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mHealth, big data, e-clinical services: Lifting the curtain of the connected health model
PharmaVoice – March 2014
Connected health is an emerging model for healthcare delivery that uses new digital tools and technology to improve care and reduce costs. It affects all intersections of care, from clinical trials to patient outcomes.
In the latest edition of PharmaVoice, leaders throughout the healthcare landscape were interviewed for their thoughts on what the connected health model means to them and their area of the industry. closerlook, inc. CEO David Ormesher divided his categorizations of the large connected health landscape using the helpful metaphor of the stage: the front stage (for those products and services visible and useful to consumers, patients, or providers) and the back stage (those products and services supporting connectivity, security, coordination and business models).
For the front stage, Ormesher sees the new fitness tracking apps and devices as key to consumers getting a more convenient form of healthcare delivery. “With the proliferation of smartphones, sensors and wearable devices all connected to the Internet, there will be an explosion of personalized data that will change how healthcare is delivered,” he says. “Using the front-stage/back stage rubric, the front stage will include these consumer and patient input sources, EMR/EHR interfaces and content and feedback platforms such as content websites, social media and personal data visualization to track and monitor health. These front-stage components will serve as parts of a real-time personal health decision support system.”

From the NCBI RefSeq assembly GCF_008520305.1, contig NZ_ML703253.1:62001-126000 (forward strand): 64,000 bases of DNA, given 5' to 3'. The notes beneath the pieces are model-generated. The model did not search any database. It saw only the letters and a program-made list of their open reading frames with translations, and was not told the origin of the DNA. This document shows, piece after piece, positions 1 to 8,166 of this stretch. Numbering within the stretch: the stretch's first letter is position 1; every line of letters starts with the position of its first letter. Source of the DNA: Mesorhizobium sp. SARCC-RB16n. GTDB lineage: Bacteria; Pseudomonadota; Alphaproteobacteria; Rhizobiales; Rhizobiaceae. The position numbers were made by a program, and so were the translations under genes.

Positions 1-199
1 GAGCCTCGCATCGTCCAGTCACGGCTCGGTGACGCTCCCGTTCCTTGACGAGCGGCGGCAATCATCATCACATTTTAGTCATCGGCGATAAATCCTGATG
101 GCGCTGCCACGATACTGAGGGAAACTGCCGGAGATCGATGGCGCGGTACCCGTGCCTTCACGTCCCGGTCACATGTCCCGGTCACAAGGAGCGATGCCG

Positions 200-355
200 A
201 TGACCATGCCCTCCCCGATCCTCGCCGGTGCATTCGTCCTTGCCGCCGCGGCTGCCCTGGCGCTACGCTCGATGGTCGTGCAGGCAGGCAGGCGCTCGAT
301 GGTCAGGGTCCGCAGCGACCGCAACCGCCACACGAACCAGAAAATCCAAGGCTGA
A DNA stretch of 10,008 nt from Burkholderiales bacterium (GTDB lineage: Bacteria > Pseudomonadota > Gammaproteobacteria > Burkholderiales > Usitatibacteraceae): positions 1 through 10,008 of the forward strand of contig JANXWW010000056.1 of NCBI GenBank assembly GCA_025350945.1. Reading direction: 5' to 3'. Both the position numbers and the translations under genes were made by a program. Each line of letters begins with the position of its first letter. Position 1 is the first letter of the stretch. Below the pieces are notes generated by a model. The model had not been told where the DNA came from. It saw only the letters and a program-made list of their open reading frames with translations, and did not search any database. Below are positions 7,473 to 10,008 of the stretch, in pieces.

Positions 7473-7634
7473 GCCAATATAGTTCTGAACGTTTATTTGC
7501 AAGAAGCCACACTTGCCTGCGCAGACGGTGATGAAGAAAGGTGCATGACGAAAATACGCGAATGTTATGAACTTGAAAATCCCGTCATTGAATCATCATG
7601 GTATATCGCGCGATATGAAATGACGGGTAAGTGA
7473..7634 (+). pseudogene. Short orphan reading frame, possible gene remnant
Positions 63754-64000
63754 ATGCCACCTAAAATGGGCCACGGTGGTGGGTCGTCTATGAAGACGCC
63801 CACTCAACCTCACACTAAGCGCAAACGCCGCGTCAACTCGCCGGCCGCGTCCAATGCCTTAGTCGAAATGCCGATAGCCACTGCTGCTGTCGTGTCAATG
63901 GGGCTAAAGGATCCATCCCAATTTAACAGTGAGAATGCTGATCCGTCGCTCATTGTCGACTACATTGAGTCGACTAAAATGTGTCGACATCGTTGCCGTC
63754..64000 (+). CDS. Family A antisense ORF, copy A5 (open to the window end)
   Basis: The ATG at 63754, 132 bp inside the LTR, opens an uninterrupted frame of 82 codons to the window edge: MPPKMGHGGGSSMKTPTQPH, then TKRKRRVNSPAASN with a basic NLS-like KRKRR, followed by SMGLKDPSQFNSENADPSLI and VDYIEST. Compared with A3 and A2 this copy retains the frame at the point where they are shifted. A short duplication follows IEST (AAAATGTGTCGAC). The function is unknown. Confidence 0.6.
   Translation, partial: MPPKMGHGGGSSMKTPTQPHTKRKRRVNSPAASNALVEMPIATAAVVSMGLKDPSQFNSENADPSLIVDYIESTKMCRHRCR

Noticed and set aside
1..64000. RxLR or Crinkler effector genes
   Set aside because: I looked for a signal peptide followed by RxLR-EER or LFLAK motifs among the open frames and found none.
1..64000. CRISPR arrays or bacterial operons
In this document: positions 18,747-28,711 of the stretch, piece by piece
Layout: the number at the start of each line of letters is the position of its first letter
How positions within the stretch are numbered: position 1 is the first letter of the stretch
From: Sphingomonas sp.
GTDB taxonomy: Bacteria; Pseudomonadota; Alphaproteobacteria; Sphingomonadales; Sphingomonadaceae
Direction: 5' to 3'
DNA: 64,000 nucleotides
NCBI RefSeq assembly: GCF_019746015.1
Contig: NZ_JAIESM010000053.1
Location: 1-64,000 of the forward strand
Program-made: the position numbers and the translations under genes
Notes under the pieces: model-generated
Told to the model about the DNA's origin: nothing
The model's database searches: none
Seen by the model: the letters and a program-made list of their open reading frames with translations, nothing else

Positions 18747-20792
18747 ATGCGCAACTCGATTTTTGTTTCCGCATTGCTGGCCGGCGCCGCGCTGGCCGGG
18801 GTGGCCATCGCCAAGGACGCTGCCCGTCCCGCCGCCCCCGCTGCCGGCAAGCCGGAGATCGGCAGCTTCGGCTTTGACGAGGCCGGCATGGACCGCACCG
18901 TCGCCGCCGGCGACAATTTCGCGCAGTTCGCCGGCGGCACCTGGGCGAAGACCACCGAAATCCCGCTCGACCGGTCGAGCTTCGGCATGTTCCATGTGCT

To support the personal health platform offered by connected health, Ormesher believes that the back stage must “evolve as an open-architecture, cloud-based system that can provide integration and ultimately sense-making of all this data, both on the personal and the public health levels. Mobile infrastructure, data exchanges and provider networks such as ACOs and HIEs will be the backbone…providing privacy, security and connectivity. But to be successful, it can’t be a centralized database. Open-source and agile software development shows us that to be nimble and responsive, the back stage needs to be built on a distributed architecture.”
Drivers to consumer adoption
Driver: Fitness tracking
Ormesher sees three primary drivers to the adoption of connected health by consumers in 2014. The first is from the fitness/wellness trend, sometimes called the “Quantified Self movement,” where proactive consumers use devices and apps to track their personal health data, including movement, sleep, weight, nutrition, blood sugar, blood pressure, the list goes on and on. These “wellness geeks,” according to Ormesher, “will drive the device manufacturers to provide integration and the ability to correlate the inputs with fitness outcomes.” And once doctors see these apps and devices being used, they can begin to prescribe the different mHealth (mobile health) solutions to their patients.